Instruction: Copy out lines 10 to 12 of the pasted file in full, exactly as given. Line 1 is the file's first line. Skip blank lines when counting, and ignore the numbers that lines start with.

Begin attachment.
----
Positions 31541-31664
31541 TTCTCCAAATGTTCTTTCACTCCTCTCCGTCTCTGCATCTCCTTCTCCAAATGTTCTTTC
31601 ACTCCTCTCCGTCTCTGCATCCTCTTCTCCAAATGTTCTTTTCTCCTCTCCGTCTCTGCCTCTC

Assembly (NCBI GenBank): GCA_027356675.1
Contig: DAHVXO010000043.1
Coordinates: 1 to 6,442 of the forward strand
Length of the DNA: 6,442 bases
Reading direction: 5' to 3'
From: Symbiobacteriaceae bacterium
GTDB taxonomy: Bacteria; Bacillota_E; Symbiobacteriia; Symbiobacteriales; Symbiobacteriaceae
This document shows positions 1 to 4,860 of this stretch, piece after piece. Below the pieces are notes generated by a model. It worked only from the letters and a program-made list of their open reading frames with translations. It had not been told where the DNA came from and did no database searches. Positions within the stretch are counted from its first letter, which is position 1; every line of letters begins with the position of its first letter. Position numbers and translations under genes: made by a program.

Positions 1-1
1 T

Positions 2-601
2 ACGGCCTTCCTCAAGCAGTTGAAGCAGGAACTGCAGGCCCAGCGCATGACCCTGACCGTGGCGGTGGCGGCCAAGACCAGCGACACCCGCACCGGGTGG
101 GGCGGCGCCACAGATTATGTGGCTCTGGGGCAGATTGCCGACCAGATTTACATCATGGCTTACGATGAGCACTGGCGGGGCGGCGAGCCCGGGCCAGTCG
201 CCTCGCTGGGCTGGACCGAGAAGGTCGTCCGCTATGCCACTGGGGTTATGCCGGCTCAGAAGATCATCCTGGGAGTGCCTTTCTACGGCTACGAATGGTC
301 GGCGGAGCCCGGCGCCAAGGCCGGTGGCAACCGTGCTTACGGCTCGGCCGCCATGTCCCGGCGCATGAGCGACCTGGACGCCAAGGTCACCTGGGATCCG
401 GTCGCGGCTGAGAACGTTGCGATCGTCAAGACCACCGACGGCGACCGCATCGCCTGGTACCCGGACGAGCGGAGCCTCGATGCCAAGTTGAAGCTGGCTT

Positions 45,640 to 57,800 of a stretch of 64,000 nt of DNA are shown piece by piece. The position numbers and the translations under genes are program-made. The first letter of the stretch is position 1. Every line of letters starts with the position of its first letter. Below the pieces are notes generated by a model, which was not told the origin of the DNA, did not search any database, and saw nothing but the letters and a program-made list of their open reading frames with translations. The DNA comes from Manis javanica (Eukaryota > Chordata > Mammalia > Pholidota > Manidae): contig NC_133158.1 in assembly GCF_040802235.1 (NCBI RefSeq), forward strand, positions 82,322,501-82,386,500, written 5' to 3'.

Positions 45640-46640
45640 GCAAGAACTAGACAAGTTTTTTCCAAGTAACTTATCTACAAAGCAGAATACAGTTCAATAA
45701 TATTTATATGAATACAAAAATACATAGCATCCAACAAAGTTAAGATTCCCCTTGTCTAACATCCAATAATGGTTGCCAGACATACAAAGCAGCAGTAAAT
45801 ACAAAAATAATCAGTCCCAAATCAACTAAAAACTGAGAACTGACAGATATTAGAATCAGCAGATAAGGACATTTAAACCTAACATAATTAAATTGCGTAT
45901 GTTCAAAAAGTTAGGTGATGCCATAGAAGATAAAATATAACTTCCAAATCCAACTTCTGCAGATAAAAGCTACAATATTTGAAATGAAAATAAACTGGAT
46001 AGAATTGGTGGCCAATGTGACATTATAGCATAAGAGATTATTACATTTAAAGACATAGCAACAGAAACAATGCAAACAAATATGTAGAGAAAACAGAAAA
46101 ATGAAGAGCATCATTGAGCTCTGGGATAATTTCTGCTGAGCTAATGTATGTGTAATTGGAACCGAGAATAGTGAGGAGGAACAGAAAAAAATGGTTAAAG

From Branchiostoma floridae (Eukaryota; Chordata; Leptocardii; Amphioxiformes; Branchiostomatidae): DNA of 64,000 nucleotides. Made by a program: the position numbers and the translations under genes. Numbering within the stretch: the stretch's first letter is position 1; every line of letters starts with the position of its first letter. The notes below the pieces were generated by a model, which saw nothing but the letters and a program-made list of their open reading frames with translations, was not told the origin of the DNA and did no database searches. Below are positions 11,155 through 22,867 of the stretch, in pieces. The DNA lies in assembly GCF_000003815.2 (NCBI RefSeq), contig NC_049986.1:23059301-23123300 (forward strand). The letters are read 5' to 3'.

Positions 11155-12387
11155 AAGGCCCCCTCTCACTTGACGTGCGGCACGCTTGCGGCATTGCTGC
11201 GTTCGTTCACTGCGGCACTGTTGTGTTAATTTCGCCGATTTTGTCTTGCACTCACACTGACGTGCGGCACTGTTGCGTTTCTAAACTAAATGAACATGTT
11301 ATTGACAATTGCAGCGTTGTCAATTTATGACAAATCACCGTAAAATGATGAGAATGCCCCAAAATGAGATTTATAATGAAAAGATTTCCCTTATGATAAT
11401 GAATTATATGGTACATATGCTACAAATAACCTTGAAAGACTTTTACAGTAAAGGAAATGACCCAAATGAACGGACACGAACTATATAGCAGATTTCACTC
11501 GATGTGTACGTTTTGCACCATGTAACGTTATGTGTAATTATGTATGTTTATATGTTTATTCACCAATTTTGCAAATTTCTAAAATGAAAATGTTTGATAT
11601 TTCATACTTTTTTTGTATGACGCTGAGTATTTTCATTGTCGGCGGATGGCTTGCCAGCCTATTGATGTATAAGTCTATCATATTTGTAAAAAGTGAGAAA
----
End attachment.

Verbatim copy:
GTDB taxonomy: Bacteria; Bacillota_E; Symbiobacteriia; Symbiobacteriales; Symbiobacteriaceae
This document shows positions 1 to 4,860 of this stretch, piece after piece. Below the pieces are notes generated by a model. It worked only from the letters and a program-made list of their open reading frames with translations. It had not been told where the DNA came from and did no database searches. Positions within the stretch are counted from its first letter, which is position 1; every line of letters begins with the position of its first letter. Position numbers and translations under genes: made by a program.

Positions 1-1